In this interactive activity adapted from the Dolan DNA Learning Center, examine the techniques geneticists use to read a sequence of DNA fragments. Sequencing enables scientists to analyze DNA and ultimately piece together the genomes of living organisms. The activity features Fred Sanger's original sequencing method, developed in 1977, and an automated version of Sanger's method that uses computers to read and interpret data. This newer technique provides a faster and more reliable means of sequencing.
DNA sequencing refers to the techniques scientists use to determine the order of the chemical base pairs that make up the DNA of living things. While comparing short segments of DNA is often enough to help criminal investigators lock up a suspect, understanding the complete sequence across an entire genome—and from it, the location, structure, and function of genes—may one day unlock the mysteries of inherited diseases.
DNA sequencing is part of a larger field called bioinformatics. Bioinformatics is the application of mathematical and computing techniques to increase our understanding of biological processes. Only a decade ago, scientists—using traditional, hands-on gene sequencing methods—could read just a few hundred bases a day. While this time-intensive approach was sufficient for reading all the bases in a single-celled organism's genome, when the challenge turned to more complex organisms, an automated technique became necessary.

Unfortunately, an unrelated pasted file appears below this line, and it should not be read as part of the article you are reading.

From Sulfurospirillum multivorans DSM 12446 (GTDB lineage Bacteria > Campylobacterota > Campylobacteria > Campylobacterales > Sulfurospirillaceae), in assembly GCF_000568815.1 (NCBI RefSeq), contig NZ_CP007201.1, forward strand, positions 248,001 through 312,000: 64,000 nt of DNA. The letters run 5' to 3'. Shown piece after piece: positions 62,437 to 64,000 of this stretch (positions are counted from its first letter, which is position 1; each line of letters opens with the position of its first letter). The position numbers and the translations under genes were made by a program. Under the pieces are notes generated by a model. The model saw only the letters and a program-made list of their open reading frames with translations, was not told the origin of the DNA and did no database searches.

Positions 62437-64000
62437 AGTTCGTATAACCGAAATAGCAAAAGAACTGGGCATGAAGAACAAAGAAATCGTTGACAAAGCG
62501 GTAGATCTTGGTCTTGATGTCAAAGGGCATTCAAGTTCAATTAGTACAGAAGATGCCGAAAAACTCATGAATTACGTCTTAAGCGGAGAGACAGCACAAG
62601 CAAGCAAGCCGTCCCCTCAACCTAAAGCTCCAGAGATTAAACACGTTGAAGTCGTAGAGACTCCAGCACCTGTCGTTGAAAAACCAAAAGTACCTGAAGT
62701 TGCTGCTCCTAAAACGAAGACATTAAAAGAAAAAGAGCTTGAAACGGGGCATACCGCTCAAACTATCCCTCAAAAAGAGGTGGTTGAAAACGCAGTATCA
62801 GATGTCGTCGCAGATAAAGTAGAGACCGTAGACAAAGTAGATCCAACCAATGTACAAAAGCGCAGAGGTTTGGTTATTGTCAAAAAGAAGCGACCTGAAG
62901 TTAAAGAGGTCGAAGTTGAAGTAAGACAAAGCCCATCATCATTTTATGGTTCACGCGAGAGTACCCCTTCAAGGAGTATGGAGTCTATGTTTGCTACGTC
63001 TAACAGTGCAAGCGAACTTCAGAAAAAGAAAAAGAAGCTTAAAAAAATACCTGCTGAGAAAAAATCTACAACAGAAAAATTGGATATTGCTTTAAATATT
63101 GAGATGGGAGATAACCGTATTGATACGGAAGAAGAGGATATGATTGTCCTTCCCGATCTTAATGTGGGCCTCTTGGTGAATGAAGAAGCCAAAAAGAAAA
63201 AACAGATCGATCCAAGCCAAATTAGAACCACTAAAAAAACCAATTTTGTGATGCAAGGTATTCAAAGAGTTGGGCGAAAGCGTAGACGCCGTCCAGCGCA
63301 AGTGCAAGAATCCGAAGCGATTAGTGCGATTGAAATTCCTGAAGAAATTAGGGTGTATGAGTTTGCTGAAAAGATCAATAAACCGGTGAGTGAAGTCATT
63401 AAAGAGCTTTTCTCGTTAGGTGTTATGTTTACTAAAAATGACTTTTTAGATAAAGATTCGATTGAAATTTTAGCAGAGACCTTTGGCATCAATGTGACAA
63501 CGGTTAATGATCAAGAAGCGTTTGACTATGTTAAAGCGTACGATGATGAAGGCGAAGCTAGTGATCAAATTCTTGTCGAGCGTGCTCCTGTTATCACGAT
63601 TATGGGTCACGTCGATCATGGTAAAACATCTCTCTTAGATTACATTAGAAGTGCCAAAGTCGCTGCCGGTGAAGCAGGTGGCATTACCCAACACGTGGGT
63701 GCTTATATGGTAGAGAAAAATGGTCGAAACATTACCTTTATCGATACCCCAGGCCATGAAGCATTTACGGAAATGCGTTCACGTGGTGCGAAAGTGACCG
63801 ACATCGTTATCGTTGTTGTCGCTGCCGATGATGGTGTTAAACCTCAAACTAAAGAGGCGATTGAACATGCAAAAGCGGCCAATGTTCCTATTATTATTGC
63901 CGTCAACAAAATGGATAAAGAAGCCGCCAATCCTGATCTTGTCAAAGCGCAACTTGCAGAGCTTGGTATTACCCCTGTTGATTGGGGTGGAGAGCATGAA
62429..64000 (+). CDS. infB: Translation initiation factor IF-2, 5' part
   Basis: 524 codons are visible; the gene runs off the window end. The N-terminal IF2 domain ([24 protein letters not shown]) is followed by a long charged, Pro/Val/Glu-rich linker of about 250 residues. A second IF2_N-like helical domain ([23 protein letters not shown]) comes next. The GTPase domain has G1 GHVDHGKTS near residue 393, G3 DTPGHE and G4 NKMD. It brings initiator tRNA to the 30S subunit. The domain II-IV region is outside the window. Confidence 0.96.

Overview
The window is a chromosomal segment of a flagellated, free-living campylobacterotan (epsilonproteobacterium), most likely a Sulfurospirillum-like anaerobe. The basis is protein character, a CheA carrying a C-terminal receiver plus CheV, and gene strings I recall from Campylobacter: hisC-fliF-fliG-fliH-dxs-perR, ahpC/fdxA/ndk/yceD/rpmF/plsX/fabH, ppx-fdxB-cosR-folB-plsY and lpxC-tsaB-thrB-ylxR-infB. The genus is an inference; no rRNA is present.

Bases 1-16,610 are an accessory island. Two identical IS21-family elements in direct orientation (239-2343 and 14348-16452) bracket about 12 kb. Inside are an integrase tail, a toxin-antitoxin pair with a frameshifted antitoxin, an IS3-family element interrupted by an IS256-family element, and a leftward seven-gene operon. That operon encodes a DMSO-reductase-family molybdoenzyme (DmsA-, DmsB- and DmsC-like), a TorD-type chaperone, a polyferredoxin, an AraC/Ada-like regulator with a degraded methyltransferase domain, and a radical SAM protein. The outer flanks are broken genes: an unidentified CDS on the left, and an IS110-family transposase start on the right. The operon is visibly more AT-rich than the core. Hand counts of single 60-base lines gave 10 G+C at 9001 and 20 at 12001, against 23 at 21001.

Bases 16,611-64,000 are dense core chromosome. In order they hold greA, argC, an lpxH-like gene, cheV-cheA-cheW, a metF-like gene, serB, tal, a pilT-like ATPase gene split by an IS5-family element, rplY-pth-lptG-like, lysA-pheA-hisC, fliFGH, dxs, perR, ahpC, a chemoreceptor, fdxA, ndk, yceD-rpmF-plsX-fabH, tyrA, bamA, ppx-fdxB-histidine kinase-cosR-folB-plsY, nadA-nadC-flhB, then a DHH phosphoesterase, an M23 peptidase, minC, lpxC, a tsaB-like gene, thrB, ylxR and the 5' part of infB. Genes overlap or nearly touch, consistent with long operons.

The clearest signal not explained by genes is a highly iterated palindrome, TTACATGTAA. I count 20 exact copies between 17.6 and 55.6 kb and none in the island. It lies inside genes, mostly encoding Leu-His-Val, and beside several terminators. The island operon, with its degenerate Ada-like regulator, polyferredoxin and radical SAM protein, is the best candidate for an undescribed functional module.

The government-sponsored Human Genome Project (HGP) invested in computers that could read a thousand bases per second. Then, a competing private biotech firm, Celera Genomics, introduced a new technique that cut sequencing time even more dramatically. In 1995, it took nine months to sequence the complete genome of a free-living, or nonparasitic, organism with a few million base pairs. In 1998, nine months was all researchers needed to sequence the first complex organism, the fruit fly Drosophila, whose genome is 120 million base pairs long. Just a year later, all 3 billion base pairs of the human genome were sequenced in the same nine months. Technology was highly influential in these accomplishments.
With several genome projects complete, scientists can now focus on analyzing the collected data. A genome map contains landmarks of important features that have been identified within the entire sequence. For example, it can document the location of genes, which only make up about 1 to 2 percent of the human genome. Most of the remainder consists of so-called "junk" DNA sequences that do not serve any obvious purpose. A normal gene contains instructions that enable a cell to make proteins. A disease gene, on the other hand, may result in defective proteins that can cause cells to malfunction.
Finding a disease gene can be difficult, especially if the disease results from a single base alteration in the DNA sequence or several faulty genes. The HGP has allowed for effective genetic testing of an adult or fetal DNA to find mutations that cause disease or that predispose a person to disease. Knowing if a person is genetically predisposed to a disease may help a medical professional try to prevent its onset or at least minimize its impact. The scope of DNA analysis is expanding to help scientists identify functional elements even in "junk" sequences—which, while they do not code for proteins, may play a major role in controlling gene expression.
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